WW's idea is also one suggested way of monitoring intervals i.e. don't start the next until you rate reaches a certain level.

Posted: 27/08/2002 at 12:23

Thanks everybody! I will start to make a note of my HR after 1 minute and again after 2 mins. This way I will be able to spot a trend.


Posted: 27/08/2002 at 12:28

My resting rate is around 43 bpm.
To measure my recovery rate, like Will, i use a Cardiosport but i have to keep looking at my watch for the time. I did a hard session last Thursday - 4 minutes at 85% WHR, 2 mins recovery slow jog. It took me about 30 seconds from recovery when i was around 134 bpm up to 85%, then about 40 seconds back down below 140 when my Cardiosport started beeping again.

Posted: 27/08/2002 at 12:31

Thanks everyone. I will take my heart rate after 1 and 2 minutes recovery.
I appreciate your advice and am glad that there is a nurse on the forum for that professional opinion!
Beth
Posted: 27/08/2002 at 14:47

Cath

Funnily enough I don’t suffer from lactic cram and have found over a 10k race I can maintain a very high heart rate (92-94%MHR) for the full race, which for me at the moment is around 48mins

Will

Posted: 27/08/2002 at 14:59

My heart rate is about 160bpm right after a 20 min run around my local park. I just quite smoking, im 19 and dont class myself as fit .....yet. Im hoping to run the london marathon in 2005, so i gotta make myself super fit, and invest in a heart monitor.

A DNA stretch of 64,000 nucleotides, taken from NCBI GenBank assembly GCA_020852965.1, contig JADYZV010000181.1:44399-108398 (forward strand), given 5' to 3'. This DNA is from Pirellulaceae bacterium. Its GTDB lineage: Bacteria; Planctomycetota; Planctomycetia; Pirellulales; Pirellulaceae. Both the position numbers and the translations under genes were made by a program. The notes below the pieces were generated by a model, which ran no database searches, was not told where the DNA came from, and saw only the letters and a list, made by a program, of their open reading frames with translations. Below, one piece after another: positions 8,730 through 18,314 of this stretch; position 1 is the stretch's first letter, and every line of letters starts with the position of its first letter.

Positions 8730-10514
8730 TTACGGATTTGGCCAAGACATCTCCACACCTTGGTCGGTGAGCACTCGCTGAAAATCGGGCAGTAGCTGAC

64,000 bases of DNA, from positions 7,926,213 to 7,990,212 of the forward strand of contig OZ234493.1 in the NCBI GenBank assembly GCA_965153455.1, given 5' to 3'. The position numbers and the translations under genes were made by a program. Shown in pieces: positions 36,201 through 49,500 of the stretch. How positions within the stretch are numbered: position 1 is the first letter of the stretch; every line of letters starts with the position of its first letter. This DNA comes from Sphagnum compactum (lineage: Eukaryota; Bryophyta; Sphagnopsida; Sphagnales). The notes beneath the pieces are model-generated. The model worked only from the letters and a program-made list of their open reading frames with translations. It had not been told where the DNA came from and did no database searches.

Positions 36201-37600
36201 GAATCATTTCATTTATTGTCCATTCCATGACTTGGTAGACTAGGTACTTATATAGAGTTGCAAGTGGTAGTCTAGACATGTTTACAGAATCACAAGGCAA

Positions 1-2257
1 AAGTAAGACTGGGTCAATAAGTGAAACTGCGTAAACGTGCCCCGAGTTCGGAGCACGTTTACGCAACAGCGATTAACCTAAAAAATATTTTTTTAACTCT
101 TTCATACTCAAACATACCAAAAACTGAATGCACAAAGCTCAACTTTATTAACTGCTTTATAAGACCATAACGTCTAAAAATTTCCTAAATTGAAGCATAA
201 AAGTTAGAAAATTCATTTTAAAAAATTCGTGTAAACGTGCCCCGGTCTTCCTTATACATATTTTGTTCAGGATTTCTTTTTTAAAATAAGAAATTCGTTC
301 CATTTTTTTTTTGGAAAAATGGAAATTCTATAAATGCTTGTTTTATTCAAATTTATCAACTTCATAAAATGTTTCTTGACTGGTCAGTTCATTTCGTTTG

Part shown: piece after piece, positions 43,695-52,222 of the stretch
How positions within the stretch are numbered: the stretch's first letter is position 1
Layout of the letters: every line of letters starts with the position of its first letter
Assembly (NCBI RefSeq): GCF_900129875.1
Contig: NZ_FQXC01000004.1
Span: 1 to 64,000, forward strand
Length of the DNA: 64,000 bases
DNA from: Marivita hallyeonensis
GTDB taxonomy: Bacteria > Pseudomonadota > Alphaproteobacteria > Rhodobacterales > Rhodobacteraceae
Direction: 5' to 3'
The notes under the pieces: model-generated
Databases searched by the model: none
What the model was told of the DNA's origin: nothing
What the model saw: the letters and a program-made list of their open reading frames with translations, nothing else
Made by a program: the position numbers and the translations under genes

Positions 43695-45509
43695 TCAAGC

Posted: 16/01/2004 at 16:03

Guvna,
Well done on starting to regain your health.
Just it take it nice and easy in these early days and don't be afraid to walk!


Posted: 16/01/2004 at 16:22

I've just sarted using a HRM and I'm finding it really useful - particularly helping me not feel depressed that everything was a struggle - I was spending too much time at 90%! My one query is, in training schedules I often see runs at marathon pace, but as I'm training for my first marathone, what should my heart rate be for race pace? I'm following the 5.00 schedule.
Posted: 19/01/2004 at 10:45

Hi all,
I've recently found this site and have been really interested to hear what you have all have to say. What a friendly bunch! I'm doing a half marathon in march and a full marathon in june. I have already done the half marathon distance (actually did 14.5 miles!) I noticed that during running my heart rate is around 160-180. My resting heart rate is around 60. It usually takes me a couple of minutes for my heart rate to come back down to normal level once finishing exercise. Does this sound ok? I'm 24 and i would say reasonably fit.
Posted: 15/02/2004 at 11:31

Hard to say, Richard. The crucial figures are percentages, not absolute numbers.

You need to take your resting hr, and find your max. Max hr minus resting hr gives you your heart rate range, from which you calculate your percentages.